We’ve been sharing lots of tasty fish dishes lately so we thought it would nice to switch things up and share something sweet today. This summer fruit tart recipe from Denis can be made with whatever fruit is in season. You could also make it with tinned fruit if it’s winter, so your options are wide open for this. We found some delicious looking strawberries so we went those for our version today. Denis tells us that the tart should look like a flower opening up so that was our aim when we tested out the recipe, can you see it? We hope so!
There are a few steps involved when creating this tart so give yourself plenty of time to make it. A great tip from Denis is to make the pastry cream filling a day ahead, this will keep just fine in the fridge overnight and makes it quick and easy to put your tart together. This is definitely a dessert we’d make for a special occasion so if you have a celebration coming up give this a go, we think it will be very well received.
Summer Fruit Tart Base
81g icing sugar
127g unsalted premium butter, softened (plus more to butter your tart ring)
50g large egg
1 vanilla bean, split lengthwise, not essential, if you don’t haveone just skip it or you can use essence but use just a few drops*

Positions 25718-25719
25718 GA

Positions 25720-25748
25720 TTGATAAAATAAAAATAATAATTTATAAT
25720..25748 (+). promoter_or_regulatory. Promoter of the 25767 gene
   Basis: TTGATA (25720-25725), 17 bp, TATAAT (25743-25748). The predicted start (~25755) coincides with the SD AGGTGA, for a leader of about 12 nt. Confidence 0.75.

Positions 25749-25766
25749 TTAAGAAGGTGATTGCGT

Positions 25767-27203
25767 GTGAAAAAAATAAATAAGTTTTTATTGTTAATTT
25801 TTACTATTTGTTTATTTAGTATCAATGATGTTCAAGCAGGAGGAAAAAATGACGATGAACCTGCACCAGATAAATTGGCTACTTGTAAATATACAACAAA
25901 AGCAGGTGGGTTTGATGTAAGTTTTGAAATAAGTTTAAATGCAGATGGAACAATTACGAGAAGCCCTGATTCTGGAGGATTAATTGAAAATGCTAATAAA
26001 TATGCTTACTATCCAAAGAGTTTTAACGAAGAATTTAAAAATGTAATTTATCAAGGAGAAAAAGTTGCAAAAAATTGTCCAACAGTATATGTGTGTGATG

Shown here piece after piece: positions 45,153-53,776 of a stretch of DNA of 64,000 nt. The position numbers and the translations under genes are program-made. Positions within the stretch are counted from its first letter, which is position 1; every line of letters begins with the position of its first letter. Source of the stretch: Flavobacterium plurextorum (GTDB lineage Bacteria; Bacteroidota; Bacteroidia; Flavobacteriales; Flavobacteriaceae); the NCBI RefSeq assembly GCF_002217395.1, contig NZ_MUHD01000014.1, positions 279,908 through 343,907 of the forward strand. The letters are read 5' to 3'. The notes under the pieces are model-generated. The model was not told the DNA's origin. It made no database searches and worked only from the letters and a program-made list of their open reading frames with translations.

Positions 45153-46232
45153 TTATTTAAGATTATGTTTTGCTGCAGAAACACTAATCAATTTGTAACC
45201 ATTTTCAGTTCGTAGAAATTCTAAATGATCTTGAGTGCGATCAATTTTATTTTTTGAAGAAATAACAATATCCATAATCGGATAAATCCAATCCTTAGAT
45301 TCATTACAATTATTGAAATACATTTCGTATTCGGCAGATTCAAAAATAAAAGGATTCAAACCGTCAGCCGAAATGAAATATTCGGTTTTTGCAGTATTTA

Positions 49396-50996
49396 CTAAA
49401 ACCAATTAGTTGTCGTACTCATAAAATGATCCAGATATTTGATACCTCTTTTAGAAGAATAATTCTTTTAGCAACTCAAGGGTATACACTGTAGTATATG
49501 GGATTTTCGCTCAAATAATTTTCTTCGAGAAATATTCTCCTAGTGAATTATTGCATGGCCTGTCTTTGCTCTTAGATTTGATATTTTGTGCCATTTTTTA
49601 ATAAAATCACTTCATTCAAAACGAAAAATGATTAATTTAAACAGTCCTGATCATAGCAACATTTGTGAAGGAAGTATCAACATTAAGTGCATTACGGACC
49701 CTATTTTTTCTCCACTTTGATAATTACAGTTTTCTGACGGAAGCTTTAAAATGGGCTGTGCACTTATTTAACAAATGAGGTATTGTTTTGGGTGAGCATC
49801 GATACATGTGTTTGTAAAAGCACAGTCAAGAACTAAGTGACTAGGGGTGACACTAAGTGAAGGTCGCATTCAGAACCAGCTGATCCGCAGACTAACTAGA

Vanilla seeds scraped
186g all-purpose flour (plus more as needed for dusting)
1g kosher salt
*We couldn’t find vanilla beans in our local shop but we did find a small tub of vanilla paste, one teaspoon is equivalent to one vanilla pod and worked perfectly for this recipe
Stand mixer fitted with paddle attachment
8-inch tart ring
Small paring knife
How to Make Your Pastry
In a stand mixer fitted with a paddle attachment, cream the icing sugar and butter for 30 seconds on low speed.
Add the egg, scrape down the sides of the bowl with a rubber spatula, and mix on medium speed until evenly combined.
If you were able to find vanilla pods, working on a cutting board, press the vanilla bean flat, then use the tip of the paring knife to halve it lengthwise, from tip to tip. Turn the knife blade over and use the back of the blade tip to scrape the seeds from the center of each half.
In a medium bowl, combine the flour, cornstarch, and salt.
With the mixer on low speed, stir in the flour mixture and vanilla bean seeds (if you couldn’t find vanilla pods you can add you vanilla essence or vanilla paste here) until just combined and no more dry patches are visible, about 10 seconds more.
Finish mixing the dough by hand to ensure it is not over-mixed. The dough should be creamy, smooth and have the consistency of cookie dough.